A newly published study details the optimization of a previously developed blood test for detecting Alzheimer’s disease. Though the original test could successfully detect the disease’s presence before symptoms started, the accuracy wasn’t quite high enough and there were too many false positives. By adding a second test into the mix, researchers have been able to improve both of those issues.
Ruhr-Universität Bochum (RUB) Department of Biophysics professor Klaus Gerwert led a team of researchers who created a simple blood test capable of diagnosing Alzheimer’s disease years before the first symptoms appeared. However, according to a new release, this test resulted in false positive results 9-percent of the time; it successfully diagnosed 71-percent of participants.
The team then set to work optimizing the test, forming a two-tier method that first utilizes the original blood test, then involved a second test related to tau protein, a biomarker associated with Alzheimer’s disease. The second process was initiated if the patient was determined via the blood test to be at high risk of developing the disease.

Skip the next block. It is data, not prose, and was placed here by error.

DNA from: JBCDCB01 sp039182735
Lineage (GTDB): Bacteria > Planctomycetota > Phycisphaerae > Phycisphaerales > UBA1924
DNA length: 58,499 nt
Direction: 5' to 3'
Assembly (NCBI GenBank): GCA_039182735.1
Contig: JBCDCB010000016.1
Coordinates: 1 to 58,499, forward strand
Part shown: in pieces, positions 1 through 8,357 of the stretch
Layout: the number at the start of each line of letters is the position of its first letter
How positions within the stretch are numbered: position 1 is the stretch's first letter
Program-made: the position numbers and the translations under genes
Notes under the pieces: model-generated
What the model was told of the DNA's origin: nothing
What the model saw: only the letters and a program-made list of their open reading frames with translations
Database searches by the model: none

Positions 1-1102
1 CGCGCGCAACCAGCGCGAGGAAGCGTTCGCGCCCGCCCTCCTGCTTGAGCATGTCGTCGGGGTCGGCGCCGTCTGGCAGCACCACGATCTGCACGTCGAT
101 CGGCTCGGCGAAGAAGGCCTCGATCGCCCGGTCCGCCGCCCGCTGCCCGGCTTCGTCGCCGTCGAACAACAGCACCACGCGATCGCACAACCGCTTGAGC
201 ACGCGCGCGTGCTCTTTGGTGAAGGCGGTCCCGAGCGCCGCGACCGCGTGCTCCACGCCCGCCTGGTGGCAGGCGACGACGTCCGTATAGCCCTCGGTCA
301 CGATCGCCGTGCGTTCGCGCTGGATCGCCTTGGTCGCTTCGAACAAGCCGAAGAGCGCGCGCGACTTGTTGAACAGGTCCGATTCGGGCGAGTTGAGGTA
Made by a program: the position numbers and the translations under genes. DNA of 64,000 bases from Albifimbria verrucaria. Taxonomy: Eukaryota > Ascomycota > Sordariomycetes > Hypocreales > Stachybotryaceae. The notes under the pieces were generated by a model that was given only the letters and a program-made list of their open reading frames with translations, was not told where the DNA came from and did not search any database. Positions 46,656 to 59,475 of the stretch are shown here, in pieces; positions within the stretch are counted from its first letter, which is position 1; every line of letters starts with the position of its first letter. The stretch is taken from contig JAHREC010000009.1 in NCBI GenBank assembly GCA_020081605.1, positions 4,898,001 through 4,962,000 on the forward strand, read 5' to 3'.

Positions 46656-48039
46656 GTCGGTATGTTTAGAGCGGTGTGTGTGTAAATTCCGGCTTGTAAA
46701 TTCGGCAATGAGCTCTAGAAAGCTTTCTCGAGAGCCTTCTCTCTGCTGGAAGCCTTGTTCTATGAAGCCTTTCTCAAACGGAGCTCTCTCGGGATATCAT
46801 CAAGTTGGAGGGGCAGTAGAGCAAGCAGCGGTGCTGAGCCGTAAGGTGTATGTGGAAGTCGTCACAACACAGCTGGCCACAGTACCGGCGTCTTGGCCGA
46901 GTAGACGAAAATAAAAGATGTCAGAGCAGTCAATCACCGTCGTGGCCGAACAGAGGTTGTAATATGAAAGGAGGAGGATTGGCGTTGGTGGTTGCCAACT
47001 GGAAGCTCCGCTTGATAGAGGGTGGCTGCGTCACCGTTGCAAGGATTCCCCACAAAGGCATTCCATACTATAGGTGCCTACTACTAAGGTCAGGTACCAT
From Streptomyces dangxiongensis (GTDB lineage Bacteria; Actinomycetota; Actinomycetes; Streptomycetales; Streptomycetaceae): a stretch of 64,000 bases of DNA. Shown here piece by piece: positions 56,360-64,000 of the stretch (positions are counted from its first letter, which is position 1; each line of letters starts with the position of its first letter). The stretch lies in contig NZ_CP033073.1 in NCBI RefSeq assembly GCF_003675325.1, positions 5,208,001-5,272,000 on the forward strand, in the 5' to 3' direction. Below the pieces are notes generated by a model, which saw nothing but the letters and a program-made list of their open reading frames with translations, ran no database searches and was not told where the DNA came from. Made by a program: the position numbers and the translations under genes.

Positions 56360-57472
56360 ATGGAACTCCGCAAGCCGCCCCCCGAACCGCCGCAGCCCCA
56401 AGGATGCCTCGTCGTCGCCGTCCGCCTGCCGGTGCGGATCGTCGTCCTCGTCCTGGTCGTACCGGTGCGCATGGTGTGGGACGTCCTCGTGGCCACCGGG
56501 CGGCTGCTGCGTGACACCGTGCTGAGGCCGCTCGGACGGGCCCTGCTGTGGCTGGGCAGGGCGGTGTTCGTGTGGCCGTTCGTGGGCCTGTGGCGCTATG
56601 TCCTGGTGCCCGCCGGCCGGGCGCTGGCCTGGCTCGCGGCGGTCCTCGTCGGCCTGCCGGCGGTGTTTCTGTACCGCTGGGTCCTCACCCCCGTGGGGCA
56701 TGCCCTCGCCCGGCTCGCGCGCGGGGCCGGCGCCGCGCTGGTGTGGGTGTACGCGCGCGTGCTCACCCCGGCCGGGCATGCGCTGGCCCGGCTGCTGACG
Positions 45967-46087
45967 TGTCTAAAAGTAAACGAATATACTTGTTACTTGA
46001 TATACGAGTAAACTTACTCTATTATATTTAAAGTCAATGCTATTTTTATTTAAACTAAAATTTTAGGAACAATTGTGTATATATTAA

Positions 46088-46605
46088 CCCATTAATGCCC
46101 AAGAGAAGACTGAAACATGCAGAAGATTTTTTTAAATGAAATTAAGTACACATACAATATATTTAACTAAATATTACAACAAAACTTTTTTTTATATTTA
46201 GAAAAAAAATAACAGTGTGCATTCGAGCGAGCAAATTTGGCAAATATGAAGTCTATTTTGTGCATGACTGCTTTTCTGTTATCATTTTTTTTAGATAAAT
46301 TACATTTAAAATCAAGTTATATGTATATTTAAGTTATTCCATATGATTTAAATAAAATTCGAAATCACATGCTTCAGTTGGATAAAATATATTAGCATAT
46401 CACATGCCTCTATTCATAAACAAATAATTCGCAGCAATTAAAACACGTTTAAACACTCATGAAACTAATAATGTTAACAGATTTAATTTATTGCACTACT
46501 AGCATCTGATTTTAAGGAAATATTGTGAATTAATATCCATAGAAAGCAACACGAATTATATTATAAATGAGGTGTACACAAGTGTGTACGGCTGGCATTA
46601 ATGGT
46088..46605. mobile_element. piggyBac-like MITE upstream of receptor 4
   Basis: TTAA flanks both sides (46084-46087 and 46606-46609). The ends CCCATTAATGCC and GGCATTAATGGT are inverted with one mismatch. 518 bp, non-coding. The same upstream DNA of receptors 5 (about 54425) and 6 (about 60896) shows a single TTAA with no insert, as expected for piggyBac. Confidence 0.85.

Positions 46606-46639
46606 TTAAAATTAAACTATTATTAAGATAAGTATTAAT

Using this two-tier approach, according to the announcement, the team was able to successfully identify 87 out of 100 Alzheimer’s patients in the study. At the same time, the number of false positive results dropped to only 3 out of 100 people.
Diagnosing Alzheimer’s before symptoms appear will enable doctors to begin treatment at a much earlier stage than is currently possible. The study joins a vast and growing body of research focused on Alzheimer’s disease, which threatens to greatly strain the health care industry as an increasing number of people live to older ages and develop the disease.